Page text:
People often think of autism as a new issue because it has become so
much more prevalent in recent years. But it's actually been recognised for more
than 100 years and our thinking about the condition has changed dramatically
during that time. In the 1970’s just 1 in every 2000 people were diagnosed with
autism. Today more than 1 in 100 people are diagnosed with autism. So things
are improving, and yet we still have a long journey ahead to combat this
Derren Thorne was 39 when he was finally diagnosed with Autism Spectrum
Disorder (ASD), his condition having been ‘missed’ for the preceding four
decades of his life.
Derren was also diagnosed with dyslexia, social phobia
and high anxiety, suffering from panic attacks. His condition, undiagnosed in
his childhood, which took place in the 1970’s, Derren spent his formative years
being treated like the ‘naughty’ child.
Derren comments: “Teachers called me stupid and my
peers bullied and belittled me. I struggled academically, socially and
emotionally. I didn’t have any real friends and, in adulthood bounced from job
to job never really finding my way. I self medicated with alcohol and failed to
get any help before reaching rock bottom. I didn’t see how I could ever be
happy or feel part of anything. When I could no longer see a way out of my
debt, my squalid flat, my dependence on alcohol and people using me, I tried to
For Karen Jeans, a Support Worker for over 15 years with regional
charity Autism Wessex, the whole community has a responsibility to its members;
“Schools, GPs, Parents, Employers, and Healthcare providers; we all have a
shared responsibility to notice, to be aware, to talk and to support. Autism is often referred to as
an ‘invisible’ condition. You can’t tell by looking at someone if they have
autism. But between us all we should be able to intervene sooner and stop any
devastating consequences of misdiagnosis, late diagnosis or no diagnosis at all.”
If Derren had been
diagnosed in his early years, his life could have taken a very different turn,
but we can never know the opportunities missed. What we do know is the value of
early intervention is now well recognised. A focus on improving social support,
parenting skills and parent-child interactions during early infancy has
demonstrated gains that include the mental health of parents and children, and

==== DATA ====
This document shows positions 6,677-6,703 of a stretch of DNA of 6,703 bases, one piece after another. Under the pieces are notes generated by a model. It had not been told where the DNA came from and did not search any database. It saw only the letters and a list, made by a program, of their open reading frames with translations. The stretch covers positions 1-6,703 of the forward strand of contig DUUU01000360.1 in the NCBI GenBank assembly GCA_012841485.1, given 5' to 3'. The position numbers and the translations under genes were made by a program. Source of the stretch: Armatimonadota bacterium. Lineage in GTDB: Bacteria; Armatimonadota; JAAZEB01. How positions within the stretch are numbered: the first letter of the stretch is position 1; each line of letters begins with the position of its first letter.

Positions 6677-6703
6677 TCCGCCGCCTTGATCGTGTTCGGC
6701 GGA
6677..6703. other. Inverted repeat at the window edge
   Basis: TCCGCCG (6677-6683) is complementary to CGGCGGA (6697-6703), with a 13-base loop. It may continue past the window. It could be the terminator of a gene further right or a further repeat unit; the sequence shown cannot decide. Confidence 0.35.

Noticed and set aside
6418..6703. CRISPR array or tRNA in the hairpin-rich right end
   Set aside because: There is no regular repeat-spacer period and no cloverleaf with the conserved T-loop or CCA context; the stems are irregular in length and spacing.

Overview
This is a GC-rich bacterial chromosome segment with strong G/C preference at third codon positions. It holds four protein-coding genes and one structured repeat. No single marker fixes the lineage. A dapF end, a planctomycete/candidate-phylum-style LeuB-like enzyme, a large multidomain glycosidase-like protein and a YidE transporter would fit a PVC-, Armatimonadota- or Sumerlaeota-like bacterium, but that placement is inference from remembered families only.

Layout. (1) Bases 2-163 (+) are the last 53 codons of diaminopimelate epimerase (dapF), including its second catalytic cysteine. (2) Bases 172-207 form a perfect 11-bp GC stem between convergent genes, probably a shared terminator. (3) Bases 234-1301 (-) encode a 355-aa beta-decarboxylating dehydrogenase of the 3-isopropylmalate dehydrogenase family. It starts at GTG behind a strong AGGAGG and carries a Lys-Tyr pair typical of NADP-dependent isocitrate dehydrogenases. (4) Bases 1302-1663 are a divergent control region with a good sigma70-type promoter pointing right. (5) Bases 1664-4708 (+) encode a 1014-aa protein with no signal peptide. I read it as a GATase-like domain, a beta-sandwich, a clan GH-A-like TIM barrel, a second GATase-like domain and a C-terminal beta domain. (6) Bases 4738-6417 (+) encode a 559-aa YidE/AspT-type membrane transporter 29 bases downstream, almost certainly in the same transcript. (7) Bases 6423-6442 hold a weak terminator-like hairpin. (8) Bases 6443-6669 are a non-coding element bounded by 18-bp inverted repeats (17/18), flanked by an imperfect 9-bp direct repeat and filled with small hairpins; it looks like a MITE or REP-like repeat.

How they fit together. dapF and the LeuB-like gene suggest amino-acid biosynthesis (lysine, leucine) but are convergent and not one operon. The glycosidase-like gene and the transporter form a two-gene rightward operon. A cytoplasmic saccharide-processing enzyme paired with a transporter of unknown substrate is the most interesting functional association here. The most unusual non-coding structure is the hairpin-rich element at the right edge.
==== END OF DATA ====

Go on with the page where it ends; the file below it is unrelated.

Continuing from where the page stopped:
long-term reductions in challenging behaviours. Studies conducted have shown that
within the first two years, intensive pre-school intervention can accelerate
developmental rates resulting in significant IQ gains, language gains and
improved social behaviour.
Derren’s delayed diagnosis lead directly to his
suicide attempt. Thankfully Derren’s attempt on his life failed and he was
finally able to get some support. Unconcerned with his own appearance or that
of his flat, Derren was living in a filthy apartment and failing to meet his
own personal needs in terms of nutrition or hygiene.
Following his attempt to take his own life, Derren
was referred by his GP to a psychiatrist. It took 18 months for Derren to
receive his diagnosis of Asperger’s Syndrome.
Due to the nature of autism, many with the
condition have other psychological problems that are either caused by autism or
overlap with it. Derren’s recovery has seen him overcome alcoholism, poor self
esteem and suicidal thoughts. His lifestyle lead to significant debt which only
exasperated the situation.
Thanks to the support he has received from Autism
Wessex over the past five years, Derren has made great progress in getting his
life back on track. Derren has now achieved a common dream so many of us share
– he has recently become a father for the first time at the age of 46.
“Sometimes I feel I’m being controversial when I
say I am a father of a one year old. And the concern isn’t about my age, or my
employment or marital status. People seem to question whether I should be
‘allowed’ to father children because of my diagnosis.
“I have realised my dreams despite my Autism. People with autism are
like everyone else. Of course we have dreams and ambitions. It’s just a lot
harder to achieve them without the right support in place. I thank Autism
Wessex for providing me with a Support Worker who has the patience to listen,
the professionalism to give my life direction and the heart to care.”
Karen continues; “Derren has done an incredible job
putting his life back together and moving forward. He has a wonderful partner
in Lee-Anne and they are nurturing their happy and healthy one year old
daughter. But it’s important to remember that even the realisation of a dream
doesn’t always mean a happy-ever-after ending.
“Derren has come so far, but Autism is a lifelong
condition. Thanks to continued support, Derren’s life today is vastly different
from that even a year ago. As a charity we will continue to support Derren with
his new life, help him maintain a healthy balance and realise his next
ambitions; gaining additional qualifications, employment and new housing. As a
charity we endeavour to improve understanding of autism. With increased
understanding and early intervention we hope no-one with autism will be treated
like the ‘naughty’ child and suffer those potentially devastating consequences.”
For further information please visit www.autismwessex.org.uk. To learn
more about the charity’s Portield School, which has specialist provision for
Early Years pupils, please visit www.portfield.org.uk.
well catering for Early Years students, Portfield School also offers, The Hub.
The Hub is a designated learning area for children with Asperger’s Syndrome or
High Functioning Autism. For help and advice on anything relating to autism or
associated difficulties, please get in touch with the charity’s advocacy
services on 01305 213135.